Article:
The Unwinding of the Miracle: A Memoir of Life, Death, and Everything That Comes After
A rare and inspiring memoir by a young mother with Stage IV metastatic cancer that challenges the pieties with which we usually write and talk about death, and serves as a guide not just through the ordeal of disease, but through the universal experience of struggle. Born blind i... read full description below.
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|Library of Congress
||Vietnamese Americans, Autobiographies, Terminally ill - United States, Colon (Anatomy) - Cancer - Patients - United States, Yip-Williams, Julie
Description of this Book
A rare and inspiring memoir by a young mother with Stage IV metastatic cancer that challenges the pieties with which we usually write and talk about death, and serves as a guide not just through the ordeal of disease, but through the universal experience of struggle. Born blind in Vietnam, Julie Yip-Williams narrowly escaped euthanasia by her grandmother, only to then flee the political upheaval of the late 1970s with her family. Loaded into a rickety boat with three hundred other refugees, Julie made it to Hong Kong and, ultimately, America, where a surgeon at UCLA gave her partial sight. Against all odds, she became a Harvard-educated lawyer, with a husband, a family, a life. Then, at age thirty-seven, with two little girls at home, Julie was diagnosed with terminal metastatic colon cancer, and a different journey began. The Unwinding of the Miracle is the story of a vigorous life refracted through the prism of imminent death. Motherhood, marriage, ambition, love, wanderlust, tennis, grief, jealousy, anger, comfort, pain, disease--there is simply nothing this book is not about. Growing out of a blog Julie has kept through the past four years of her life (undertaken because she couldn't find the guidance she needed through her disease), this is the story of a life lived so well, and cut too short. It is inspiring and instructive, delightful and shattering. It is a book of indelible moments, seared deep. With glorious humor, beautiful and bracing honesty, and the cleansing power of well-deployed anger, Julie Yip-Williams has set the stage for her lasting legacy and one final miracle: the story of her life.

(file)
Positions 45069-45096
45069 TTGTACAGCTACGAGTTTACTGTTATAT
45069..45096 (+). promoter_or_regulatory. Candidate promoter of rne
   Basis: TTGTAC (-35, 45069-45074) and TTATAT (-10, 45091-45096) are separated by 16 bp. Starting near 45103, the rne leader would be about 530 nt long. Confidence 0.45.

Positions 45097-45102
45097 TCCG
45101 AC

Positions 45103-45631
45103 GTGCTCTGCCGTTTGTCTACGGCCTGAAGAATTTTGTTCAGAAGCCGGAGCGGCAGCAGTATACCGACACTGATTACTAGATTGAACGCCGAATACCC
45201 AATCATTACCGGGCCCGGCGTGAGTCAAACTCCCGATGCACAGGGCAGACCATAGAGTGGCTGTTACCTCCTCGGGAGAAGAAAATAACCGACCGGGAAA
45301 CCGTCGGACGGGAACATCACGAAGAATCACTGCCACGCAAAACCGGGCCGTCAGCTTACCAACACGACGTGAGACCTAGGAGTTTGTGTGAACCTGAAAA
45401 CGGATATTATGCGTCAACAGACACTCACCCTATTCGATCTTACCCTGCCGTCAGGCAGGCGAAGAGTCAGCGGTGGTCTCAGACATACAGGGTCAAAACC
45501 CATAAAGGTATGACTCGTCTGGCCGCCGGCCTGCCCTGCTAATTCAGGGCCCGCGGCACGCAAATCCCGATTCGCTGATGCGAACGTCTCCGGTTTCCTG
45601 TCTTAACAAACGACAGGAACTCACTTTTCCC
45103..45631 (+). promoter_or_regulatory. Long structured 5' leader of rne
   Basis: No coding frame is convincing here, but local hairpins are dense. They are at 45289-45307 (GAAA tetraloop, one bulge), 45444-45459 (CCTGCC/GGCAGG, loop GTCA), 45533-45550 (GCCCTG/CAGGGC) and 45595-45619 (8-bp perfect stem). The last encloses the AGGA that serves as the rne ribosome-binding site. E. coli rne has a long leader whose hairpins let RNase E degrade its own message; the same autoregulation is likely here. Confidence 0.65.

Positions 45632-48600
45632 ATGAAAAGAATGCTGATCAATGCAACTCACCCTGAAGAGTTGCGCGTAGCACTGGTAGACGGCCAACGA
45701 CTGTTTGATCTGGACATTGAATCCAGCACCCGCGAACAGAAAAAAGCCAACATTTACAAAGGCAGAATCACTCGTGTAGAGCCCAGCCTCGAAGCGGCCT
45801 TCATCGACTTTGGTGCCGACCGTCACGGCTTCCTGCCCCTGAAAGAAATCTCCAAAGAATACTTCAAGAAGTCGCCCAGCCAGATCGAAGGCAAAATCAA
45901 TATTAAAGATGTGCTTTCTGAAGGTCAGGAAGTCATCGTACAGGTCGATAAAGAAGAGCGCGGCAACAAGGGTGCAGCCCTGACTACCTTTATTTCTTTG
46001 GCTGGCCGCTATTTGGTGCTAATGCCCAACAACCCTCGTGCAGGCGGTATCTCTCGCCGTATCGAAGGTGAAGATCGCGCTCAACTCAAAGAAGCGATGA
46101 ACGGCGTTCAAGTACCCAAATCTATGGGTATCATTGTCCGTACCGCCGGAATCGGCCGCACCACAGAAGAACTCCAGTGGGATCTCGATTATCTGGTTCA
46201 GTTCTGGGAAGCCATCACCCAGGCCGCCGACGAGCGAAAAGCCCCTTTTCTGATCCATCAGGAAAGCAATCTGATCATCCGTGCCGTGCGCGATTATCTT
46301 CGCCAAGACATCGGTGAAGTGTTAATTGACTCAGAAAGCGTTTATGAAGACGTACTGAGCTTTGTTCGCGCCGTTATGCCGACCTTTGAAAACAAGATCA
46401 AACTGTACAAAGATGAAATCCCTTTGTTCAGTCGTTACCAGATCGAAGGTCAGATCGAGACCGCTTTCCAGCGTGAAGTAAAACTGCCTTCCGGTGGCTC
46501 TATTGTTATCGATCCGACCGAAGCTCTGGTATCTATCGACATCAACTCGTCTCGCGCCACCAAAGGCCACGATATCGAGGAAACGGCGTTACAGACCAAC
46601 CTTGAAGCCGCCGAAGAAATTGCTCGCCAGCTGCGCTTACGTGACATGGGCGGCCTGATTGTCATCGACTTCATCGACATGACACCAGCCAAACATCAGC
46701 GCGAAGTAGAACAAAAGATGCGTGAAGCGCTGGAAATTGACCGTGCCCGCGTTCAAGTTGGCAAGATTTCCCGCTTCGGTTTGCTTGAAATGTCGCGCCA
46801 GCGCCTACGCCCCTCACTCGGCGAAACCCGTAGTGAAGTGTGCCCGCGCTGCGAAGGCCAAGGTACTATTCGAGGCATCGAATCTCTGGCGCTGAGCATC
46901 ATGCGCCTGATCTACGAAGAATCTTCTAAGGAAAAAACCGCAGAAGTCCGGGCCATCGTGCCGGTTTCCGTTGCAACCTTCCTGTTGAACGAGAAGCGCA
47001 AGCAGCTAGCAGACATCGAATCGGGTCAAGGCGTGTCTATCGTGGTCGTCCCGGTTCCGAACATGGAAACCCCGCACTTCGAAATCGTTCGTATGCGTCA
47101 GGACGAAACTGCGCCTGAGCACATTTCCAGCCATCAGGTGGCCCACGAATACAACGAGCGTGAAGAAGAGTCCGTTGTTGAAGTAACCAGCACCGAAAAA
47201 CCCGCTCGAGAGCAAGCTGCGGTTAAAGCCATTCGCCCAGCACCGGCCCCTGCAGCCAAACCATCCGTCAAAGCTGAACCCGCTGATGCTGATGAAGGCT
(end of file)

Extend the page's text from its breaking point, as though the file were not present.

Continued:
Awards, Reviews & Star Ratings
||Julie Yip-Williams lived a life defined by effort and incredible self-reliance. But in this searing memoir of increasing vulnerability, she dismantles and then reconstructs what it means to be triumphant. Her writing examines not only her disability and illness--and their cultural, medical, and narrative constructs--but love, authenticity, hope, egotism, even rage. I didn't know Julie, but in these pages, I grew to love her. --Lucy Kalanithi [When] Yip-Williams was diagnosed with Stage IV colon cancer at the age of thirty-seven in 2013, she decided to write her story, which resulted in this inspiring and remarkable work that chronicles her immigration to the U.S. and her final five years. . . . [Her] wise and moving account of her battle with cancer is an extraordinary call to live wholeheartedly. --Publishers Weekly (starred review)
Julie Yip-Williams died in March 2018 of colon cancer. She was born in Tam-Ky, Vietnam, just as the war was ending, grew up in Monterey Park, California, and graduated from Williams College and Harvard Law School. At her death she was forty-two, and lived in Brooklyn with her husband, Josh, and their daughters, Mia and Isabelle.